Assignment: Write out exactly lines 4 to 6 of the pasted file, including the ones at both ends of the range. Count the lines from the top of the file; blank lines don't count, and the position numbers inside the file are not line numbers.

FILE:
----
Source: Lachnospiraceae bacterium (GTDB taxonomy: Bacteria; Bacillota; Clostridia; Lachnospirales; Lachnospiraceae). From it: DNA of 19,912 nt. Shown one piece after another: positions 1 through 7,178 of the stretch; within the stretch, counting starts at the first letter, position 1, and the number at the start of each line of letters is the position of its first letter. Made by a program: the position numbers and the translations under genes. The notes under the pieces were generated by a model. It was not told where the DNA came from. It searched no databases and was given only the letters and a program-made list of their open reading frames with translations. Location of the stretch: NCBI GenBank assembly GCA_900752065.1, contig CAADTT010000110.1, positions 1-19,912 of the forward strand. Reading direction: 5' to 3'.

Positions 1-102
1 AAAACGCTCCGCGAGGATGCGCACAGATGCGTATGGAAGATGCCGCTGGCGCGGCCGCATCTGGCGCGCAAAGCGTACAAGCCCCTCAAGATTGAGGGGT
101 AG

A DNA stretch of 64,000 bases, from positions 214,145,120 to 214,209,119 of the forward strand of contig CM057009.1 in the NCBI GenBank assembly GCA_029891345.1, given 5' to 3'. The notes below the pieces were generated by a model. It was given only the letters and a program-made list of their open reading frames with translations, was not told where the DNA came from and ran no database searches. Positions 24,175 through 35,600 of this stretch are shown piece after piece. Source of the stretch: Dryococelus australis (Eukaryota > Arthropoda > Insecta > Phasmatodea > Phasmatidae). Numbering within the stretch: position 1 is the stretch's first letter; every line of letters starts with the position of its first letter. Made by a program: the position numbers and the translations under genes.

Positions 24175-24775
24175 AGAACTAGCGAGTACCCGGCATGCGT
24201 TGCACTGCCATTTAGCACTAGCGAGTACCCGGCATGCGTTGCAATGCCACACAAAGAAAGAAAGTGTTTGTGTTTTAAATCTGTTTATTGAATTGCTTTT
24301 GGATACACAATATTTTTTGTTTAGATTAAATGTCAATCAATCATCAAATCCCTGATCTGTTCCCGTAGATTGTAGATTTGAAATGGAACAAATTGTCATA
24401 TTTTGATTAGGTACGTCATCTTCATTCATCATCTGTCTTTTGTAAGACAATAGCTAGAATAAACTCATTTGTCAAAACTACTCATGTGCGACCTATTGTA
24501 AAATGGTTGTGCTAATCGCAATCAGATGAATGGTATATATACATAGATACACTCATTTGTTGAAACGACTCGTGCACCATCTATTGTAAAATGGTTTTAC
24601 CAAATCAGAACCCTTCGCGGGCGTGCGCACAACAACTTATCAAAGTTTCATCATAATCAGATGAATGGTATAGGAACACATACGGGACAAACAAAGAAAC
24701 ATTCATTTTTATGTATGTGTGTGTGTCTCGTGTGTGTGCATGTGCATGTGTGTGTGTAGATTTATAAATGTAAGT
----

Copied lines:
101 AG

A DNA stretch of 64,000 bases, from positions 214,145,120 to 214,209,119 of the forward strand of contig CM057009.1 in the NCBI GenBank assembly GCA_029891345.1, given 5' to 3'. The notes below the pieces were generated by a model. It was given only the letters and a program-made list of their open reading frames with translations, was not told where the DNA came from and ran no database searches. Positions 24,175 through 35,600 of this stretch are shown piece after piece. Source of the stretch: Dryococelus australis (Eukaryota > Arthropoda > Insecta > Phasmatodea > Phasmatidae). Numbering within the stretch: position 1 is the stretch's first letter; every line of letters starts with the position of its first letter. Made by a program: the position numbers and the translations under genes.

Positions 24175-24775